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What Am I? The Cleaning Station!

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We have given you lots of time to try and figure out this messy mystery, but the time has finally come to reveal our mystery item: it’s the cleaning station, also known as the “sliming tables”!

You can probably see why this station earned that moniker, as it is one of the grimiest places in the cannery. Here, women worked relentlessly to clean the salmon. Early on this job was done by First Nations women as they had the most experience cleaning fish, but as more Japanese women (many as “picture brides” ) moved to Canada they started to fill up these positions.

Sliming involved removing anything from the fish that the butchers might have missed such as small bones, blood, and scales, and giving the salmon a thorough wash. It was a very messy and unpleasant job, mainly due to the freezing cold river water pouring over their hands for the entire day. Along with the cold, another challenge these women faced was the lack of childcare; many of these ladies had to bring their children to work with them, often carrying their babies on their backs, until the kids were old enough to work!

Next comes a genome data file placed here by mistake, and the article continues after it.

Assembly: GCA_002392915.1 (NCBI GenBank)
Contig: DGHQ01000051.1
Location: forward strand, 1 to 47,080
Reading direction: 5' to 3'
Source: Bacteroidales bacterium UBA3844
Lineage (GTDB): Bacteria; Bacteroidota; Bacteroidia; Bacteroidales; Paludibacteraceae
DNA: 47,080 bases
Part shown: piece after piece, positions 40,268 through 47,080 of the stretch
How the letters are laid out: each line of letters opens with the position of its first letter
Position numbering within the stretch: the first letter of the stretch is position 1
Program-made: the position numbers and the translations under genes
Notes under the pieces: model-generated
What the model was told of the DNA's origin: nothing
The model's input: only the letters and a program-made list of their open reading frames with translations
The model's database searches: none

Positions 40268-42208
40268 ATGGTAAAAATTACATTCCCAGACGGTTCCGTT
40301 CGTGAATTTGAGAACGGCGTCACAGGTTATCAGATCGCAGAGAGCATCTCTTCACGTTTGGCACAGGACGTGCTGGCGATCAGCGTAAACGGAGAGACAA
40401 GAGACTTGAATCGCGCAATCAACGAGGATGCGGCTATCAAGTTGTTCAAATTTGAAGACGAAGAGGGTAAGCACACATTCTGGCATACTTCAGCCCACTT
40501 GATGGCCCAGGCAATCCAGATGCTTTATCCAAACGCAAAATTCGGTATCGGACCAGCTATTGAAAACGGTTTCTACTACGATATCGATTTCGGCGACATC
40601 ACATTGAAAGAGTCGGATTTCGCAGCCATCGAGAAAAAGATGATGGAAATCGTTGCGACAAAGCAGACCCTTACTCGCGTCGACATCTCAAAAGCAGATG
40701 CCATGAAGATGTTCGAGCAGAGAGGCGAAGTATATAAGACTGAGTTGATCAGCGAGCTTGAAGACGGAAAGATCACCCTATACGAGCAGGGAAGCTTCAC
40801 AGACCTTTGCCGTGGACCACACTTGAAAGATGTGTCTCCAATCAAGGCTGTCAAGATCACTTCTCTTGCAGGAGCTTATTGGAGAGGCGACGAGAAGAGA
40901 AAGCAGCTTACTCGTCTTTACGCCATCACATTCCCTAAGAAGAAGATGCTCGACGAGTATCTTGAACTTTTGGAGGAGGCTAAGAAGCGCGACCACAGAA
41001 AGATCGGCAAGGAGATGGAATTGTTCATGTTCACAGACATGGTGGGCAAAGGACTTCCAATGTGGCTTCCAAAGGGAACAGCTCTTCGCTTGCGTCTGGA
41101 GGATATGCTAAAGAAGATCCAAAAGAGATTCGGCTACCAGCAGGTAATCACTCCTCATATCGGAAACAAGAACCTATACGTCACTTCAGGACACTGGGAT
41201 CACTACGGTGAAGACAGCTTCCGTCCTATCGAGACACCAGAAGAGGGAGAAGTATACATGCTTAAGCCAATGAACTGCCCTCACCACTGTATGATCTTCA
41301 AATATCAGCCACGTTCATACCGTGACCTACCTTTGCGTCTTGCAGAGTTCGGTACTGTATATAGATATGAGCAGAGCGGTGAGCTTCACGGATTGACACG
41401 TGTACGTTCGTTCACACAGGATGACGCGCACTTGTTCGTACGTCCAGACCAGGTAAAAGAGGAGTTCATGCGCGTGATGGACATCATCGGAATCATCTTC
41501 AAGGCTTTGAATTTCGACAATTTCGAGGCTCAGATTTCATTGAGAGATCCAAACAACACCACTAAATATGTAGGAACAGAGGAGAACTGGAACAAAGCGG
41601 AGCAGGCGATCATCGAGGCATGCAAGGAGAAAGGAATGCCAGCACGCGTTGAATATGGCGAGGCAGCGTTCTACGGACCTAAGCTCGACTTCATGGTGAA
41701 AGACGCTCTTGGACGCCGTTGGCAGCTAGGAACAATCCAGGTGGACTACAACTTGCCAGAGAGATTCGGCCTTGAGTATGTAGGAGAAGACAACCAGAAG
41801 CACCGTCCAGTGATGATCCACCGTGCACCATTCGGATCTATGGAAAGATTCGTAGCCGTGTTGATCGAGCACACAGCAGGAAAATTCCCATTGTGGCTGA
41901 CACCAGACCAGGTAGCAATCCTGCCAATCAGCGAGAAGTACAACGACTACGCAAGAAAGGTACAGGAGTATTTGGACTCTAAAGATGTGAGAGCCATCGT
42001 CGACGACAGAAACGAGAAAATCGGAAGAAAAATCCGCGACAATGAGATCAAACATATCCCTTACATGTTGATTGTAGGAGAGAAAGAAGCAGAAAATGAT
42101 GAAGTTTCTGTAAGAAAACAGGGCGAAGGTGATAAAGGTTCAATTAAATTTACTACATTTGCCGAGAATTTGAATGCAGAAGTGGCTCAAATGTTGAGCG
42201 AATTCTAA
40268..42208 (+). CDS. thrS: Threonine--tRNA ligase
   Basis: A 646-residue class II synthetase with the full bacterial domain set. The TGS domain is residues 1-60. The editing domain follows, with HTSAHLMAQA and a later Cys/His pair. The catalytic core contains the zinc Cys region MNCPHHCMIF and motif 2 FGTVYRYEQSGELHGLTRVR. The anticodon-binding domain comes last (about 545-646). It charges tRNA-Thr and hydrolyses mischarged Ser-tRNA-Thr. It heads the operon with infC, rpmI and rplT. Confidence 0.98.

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Japanese women working with babies on their backs in 1913. Photo from BC Archives Collection (BCA) E-02996

The sliming tables were never mechanized; the cleaning of fish always remained a job done by hand, as machines could never compete with the eyes and brainpower of the women working at this station. The workers maintained a higher efficiency and accuracy than any machines could provide.

Come in to the Cannery and see the sliming tables for yourselves and learn all about the messy job these women did everyday!

Here is the next mystery item, hopefully you can guess what (or who) this might be.  Good luck!

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